Thursday, 21 April 2016


By the end of 1932, Lionel Atwill had already co-starred with Fay Wray in both Doctor X and Mystery of the Wax Museum. While Warner Bros was in post-production on the latter, enterprising Poverty Row studio Majestic Pictures capitalised on the advance publicity by teaming them up once more in a rushed production called The Vampire Bat and sending that out before Wax Museum could be released. This explains its slapdash, hurried climax topping off a crackpot 62-minute quickie that features Atwill perfecting his insane scientific genius – and who can object to that?

Directing a functional script by experienced horror writer Edward T Lowe Jr was Frank R. Strayer, the same maestro who gave us another haphazard medical misfire, The Monster Walks (see my review dated 21/2). We open on the village of Kleinschloss, plagued by unsolved murders of its villagers, their deaths the result of blood-loss and neck puncture wounds. Coupled with an infestation of bats, this leads the Grand Council to conclude that the fanged undead who menaced them in 1643 have resurfaced to feast on them again. “Vampires are at large, I tell you!” shouts the Burgomeister, literally hammering his point home on the table with his fist. (No wonder he is so emphatic; this was a second time for Lionel Belmore in the role after Frankenstein and he would go on to cameos in two of the other sequels).

No-one in the village seems to have noticed the other peculiar phenomenon, that vaguely 19th-century Germanic territories in horror films of the era all share both ‘ze Cherman’-accented characters and imported modern Americans side by side. One such anachronism is Inspector Karl Brettschneider (Melvyn Douglas) - hot, or at least mild, on the case. Douglas had just appeared in The Old Dark House (reviewed 1/4) with Boris Karloff and here he is kept equally busy trying to get some down-time from the murders with his lover Ruth, Fay Wray. They are peppered with comic-relief peanuts from her busy-body hypochondriac Aunt Gussie, (Maude Eburne, who had previous horror form in the area of mice with wings, having featured in The Bat Whispers in 1930). The full house’s traffic also includes Atwill as the smooth, genial Doctor Von Niemann with a fully-equipped laboratory, his servant Emil played by Robert Frazer and housekeeper Georgiana (Stella Adams).

The townsfolk are keen to pin the grisly crimes upon the weirdest person they can find. Their chief suspect is Herman, the local simpleton. His qualifications include a bizarre fondness for the bats, talking about himself in the third person with wild-eyed cackling and being played by Dwight Frye. This is good enough for the reliably unbiased vigilante mob who go after him with lit torches and hounds in time-honoured pursuit of the innocent till he flees into a cave system and tops himself down the Devil’s Well.

By now Frye had become firmly locked into horror typecasting over at Universal as the jittery, eccentric henchman, (Renfield in Dracula and Fritz in Frankenstein), which didn’t go unnoticed by Majestic. They added him to bolster the image of The Vampire Bat being a major’s studio release. To further save money whilst giving the appearance of the opposite, the company shrewdly leased James Whale’s village sets from Frankenstein and interiors from The Old Dark House.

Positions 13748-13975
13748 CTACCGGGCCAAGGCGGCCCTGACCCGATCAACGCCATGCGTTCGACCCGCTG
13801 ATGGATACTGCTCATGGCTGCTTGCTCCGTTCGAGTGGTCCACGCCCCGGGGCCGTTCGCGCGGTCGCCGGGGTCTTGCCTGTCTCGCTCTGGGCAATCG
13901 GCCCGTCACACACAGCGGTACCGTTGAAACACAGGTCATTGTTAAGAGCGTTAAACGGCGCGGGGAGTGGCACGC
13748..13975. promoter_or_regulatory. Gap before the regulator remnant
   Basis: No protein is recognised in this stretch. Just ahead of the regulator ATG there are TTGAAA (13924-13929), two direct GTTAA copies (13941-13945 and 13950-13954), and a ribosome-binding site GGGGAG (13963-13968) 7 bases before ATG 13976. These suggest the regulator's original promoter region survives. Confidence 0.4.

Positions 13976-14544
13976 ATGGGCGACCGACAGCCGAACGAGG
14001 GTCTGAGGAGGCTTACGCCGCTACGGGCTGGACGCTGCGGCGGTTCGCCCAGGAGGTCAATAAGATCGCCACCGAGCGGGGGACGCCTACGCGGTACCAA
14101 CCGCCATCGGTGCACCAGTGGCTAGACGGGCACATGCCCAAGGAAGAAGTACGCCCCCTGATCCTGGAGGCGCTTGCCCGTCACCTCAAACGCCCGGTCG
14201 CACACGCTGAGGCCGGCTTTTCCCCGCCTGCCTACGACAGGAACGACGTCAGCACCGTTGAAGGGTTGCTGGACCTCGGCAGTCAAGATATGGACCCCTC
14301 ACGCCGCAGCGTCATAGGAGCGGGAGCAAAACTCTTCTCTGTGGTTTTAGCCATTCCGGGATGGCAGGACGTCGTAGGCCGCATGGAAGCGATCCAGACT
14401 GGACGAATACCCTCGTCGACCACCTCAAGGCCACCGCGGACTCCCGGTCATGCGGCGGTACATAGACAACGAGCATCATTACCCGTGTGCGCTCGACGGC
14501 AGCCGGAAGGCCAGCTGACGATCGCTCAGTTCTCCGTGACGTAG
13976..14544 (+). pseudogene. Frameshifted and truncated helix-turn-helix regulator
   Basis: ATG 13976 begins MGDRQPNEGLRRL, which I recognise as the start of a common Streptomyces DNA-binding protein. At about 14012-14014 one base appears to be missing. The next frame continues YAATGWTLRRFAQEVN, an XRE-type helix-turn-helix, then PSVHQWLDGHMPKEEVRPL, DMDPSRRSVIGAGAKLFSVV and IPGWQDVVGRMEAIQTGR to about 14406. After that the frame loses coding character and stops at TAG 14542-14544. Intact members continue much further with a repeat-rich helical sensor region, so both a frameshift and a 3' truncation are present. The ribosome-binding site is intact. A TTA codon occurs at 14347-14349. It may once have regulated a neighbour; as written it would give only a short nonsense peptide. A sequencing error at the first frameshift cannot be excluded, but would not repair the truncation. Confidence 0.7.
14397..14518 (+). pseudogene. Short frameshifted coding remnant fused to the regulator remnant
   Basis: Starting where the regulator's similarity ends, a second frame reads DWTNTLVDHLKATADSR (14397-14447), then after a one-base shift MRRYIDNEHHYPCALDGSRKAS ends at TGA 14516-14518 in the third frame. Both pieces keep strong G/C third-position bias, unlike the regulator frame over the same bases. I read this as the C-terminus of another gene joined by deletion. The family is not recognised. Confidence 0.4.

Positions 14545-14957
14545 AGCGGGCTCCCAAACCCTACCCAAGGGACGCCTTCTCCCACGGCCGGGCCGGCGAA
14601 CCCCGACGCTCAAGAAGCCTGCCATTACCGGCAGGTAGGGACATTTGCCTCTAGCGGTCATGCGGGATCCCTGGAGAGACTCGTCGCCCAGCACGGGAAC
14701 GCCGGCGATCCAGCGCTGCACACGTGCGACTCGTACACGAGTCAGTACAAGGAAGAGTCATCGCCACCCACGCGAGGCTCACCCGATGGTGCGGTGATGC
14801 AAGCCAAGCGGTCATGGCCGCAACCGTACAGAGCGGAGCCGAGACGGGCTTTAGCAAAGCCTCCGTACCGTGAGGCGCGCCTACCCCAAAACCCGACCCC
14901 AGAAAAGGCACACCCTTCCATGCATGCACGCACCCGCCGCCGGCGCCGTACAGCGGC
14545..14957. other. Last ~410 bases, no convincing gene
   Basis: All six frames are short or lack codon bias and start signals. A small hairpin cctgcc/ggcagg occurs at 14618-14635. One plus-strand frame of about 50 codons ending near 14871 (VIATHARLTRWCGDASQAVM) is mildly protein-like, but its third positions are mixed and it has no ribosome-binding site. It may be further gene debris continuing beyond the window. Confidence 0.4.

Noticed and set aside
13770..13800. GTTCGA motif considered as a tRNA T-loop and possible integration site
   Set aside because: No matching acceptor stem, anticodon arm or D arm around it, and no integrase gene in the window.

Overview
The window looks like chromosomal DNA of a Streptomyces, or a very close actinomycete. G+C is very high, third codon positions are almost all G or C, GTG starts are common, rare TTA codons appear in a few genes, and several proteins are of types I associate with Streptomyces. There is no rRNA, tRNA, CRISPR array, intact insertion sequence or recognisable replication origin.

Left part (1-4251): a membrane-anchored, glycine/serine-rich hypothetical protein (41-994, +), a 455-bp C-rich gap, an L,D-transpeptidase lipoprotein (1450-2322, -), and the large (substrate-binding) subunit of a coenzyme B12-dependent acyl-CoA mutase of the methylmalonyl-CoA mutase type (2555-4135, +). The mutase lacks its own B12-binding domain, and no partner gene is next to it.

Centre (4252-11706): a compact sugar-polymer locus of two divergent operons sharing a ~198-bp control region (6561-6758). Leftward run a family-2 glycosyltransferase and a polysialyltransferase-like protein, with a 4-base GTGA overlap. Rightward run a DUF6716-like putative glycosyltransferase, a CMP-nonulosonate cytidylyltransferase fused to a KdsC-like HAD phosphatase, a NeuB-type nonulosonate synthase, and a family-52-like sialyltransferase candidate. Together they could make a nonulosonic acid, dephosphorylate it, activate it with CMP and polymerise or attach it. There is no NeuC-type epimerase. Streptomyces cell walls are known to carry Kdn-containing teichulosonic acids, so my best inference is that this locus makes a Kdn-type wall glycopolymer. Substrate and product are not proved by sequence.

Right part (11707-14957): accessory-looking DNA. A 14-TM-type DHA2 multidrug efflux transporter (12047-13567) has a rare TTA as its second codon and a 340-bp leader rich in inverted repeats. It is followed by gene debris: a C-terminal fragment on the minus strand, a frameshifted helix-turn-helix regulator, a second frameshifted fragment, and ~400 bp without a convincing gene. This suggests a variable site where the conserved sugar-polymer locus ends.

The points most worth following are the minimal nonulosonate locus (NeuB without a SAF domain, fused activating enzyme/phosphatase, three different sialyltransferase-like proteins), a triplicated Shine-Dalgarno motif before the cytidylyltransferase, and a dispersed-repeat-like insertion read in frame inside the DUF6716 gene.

Meanwhile, back at the Bunsen burners, Dr Von Neimann proves there is more to him than a warm bedside-manner. In fact, he is remotely sending Emil to the bedrooms of the local ladies to sweep them off their feet – and into his lab to be drained of their blood for his experiments. We know this because we are treated to the sight of him verbally giving instructions into thin air when alone. When he hears from Brettschneider that Herman has killed himself, he sucks on his pipe, ruminating inwardly that he can no longer use the young dimwit as a scapegoat since the most recent murder occurred after his death. His remote puppeteering of Emil to do the same to the Inspector comes a cropper when Ruth overhears him. Curses! If only he’d understood that he was only contractually obliged to incriminate himself out loud as a plot device for the audience’s benefit. Brettschneider hadn’t taken the sleeping pills the M.D. had prescribed either. (Just as well, since they are hilariously labelled ‘Poison. Sleeping Tablets’ as if in a cartoon).

As aforementioned, the denouement is cobbled together and presented like a hastily-wrapped gift on the run with some very awkward moments. When Atwill grabs the suspicious Ruth outside his lab, her delivery of the line “You! You’re the one! What mad thing are you doing?” is comically wooden. As is the stilted face-off between Niemann and Emil where they look as though they’re waiting for the director to call ‘cut’. The only high-point is Niemann’s God complex declaration to Ruth after sputtering some woolly nonsense about his experiments wresting life from life. “What are a few lives weighed in the balance against the achievement of biological science?” Like a card-carrying member of the Mad Doctor’s Union, he gives an impassioned aria of messianic lunacy for the ages. Amidst this crowd of under-achievers, you can’t help rooting for him. Sadly, in a climactic fight with his servant, he is number one with a bullet.

Lionel Atwill’s horror campaign though was only just warming up…

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